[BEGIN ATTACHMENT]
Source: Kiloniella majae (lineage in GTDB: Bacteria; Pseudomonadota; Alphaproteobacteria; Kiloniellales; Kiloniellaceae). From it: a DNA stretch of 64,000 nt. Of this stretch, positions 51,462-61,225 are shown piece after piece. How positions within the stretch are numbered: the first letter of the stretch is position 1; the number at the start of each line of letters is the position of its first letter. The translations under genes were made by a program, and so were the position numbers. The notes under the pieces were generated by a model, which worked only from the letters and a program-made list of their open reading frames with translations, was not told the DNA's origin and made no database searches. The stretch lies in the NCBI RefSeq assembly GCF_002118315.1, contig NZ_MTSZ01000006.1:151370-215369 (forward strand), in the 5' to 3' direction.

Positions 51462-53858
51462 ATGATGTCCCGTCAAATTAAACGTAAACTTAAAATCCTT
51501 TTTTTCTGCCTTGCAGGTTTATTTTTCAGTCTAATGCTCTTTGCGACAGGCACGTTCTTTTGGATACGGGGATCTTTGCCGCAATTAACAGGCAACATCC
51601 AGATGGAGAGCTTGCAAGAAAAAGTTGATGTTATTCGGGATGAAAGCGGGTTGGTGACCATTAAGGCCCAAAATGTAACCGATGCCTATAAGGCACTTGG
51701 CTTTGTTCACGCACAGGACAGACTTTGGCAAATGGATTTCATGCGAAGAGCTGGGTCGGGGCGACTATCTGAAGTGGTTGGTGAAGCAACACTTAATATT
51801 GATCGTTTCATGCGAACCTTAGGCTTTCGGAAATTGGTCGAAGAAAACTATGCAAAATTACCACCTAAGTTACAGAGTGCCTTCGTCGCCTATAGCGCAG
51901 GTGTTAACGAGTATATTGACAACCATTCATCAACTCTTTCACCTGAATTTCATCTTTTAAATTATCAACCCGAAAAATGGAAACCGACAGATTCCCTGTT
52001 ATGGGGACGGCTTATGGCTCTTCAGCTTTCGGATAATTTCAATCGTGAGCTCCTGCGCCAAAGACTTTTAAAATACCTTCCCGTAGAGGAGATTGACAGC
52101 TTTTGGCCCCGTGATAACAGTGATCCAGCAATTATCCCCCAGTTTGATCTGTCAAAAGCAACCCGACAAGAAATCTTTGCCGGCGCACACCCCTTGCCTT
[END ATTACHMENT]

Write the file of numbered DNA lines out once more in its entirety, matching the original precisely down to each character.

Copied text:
Source: Kiloniella majae (lineage in GTDB: Bacteria; Pseudomonadota; Alphaproteobacteria; Kiloniellales; Kiloniellaceae). From it: a DNA stretch of 64,000 nt. Of this stretch, positions 51,462-61,225 are shown piece after piece. How positions within the stretch are numbered: the first letter of the stretch is position 1; the number at the start of each line of letters is the position of its first letter. The translations under genes were made by a program, and so were the position numbers. The notes under the pieces were generated by a model, which worked only from the letters and a program-made list of their open reading frames with translations, was not told the DNA's origin and made no database searches. The stretch lies in the NCBI RefSeq assembly GCF_002118315.1, contig NZ_MTSZ01000006.1:151370-215369 (forward strand), in the 5' to 3' direction.

Positions 51462-53858
51462 ATGATGTCCCGTCAAATTAAACGTAAACTTAAAATCCTT
51501 TTTTTCTGCCTTGCAGGTTTATTTTTCAGTCTAATGCTCTTTGCGACAGGCACGTTCTTTTGGATACGGGGATCTTTGCCGCAATTAACAGGCAACATCC
51601 AGATGGAGAGCTTGCAAGAAAAAGTTGATGTTATTCGGGATGAAAGCGGGTTGGTGACCATTAAGGCCCAAAATGTAACCGATGCCTATAAGGCACTTGG
51701 CTTTGTTCACGCACAGGACAGACTTTGGCAAATGGATTTCATGCGAAGAGCTGGGTCGGGGCGACTATCTGAAGTGGTTGGTGAAGCAACACTTAATATT
51801 GATCGTTTCATGCGAACCTTAGGCTTTCGGAAATTGGTCGAAGAAAACTATGCAAAATTACCACCTAAGTTACAGAGTGCCTTCGTCGCCTATAGCGCAG
51901 GTGTTAACGAGTATATTGACAACCATTCATCAACTCTTTCACCTGAATTTCATCTTTTAAATTATCAACCCGAAAAATGGAAACCGACAGATTCCCTGTT
52001 ATGGGGACGGCTTATGGCTCTTCAGCTTTCGGATAATTTCAATCGTGAGCTCCTGCGCCAAAGACTTTTAAAATACCTTCCCGTAGAGGAGATTGACAGC
52101 TTTTGGCCCCGTGATAACAGTGATCCAGCAATTATCCCCCAGTTTGATCTGTCAAAAGCAACCCGACAAGAAATCTTTGCCGGCGCACACCCCTTGCCTT